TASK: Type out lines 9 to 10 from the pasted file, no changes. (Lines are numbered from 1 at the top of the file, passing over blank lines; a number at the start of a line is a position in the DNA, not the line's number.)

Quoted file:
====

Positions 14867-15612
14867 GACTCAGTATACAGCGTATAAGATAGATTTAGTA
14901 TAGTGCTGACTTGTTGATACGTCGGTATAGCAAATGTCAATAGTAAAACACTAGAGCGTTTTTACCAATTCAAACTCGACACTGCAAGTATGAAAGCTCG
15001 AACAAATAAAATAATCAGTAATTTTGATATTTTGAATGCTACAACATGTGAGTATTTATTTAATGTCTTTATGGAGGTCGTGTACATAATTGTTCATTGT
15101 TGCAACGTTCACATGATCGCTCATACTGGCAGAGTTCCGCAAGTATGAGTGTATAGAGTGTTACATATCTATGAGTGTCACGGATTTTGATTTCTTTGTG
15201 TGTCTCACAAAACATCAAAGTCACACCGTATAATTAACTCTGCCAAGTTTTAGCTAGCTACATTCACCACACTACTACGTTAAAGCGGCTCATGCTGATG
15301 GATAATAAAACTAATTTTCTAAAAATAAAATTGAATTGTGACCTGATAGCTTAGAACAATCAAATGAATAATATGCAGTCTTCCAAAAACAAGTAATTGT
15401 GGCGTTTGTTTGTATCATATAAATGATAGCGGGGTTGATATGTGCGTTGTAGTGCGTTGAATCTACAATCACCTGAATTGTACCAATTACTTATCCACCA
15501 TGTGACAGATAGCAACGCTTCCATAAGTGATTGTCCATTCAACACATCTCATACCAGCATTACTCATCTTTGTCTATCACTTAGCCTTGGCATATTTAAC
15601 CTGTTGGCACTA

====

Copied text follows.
15501 TGTGACAGATAGCAACGCTTCCATAAGTGATTGTCCATTCAACACATCTCATACCAGCATTACTCATCTTTGTCTATCACTTAGCCTTGGCATATTTAAC
15601 CTGTTGGCACTA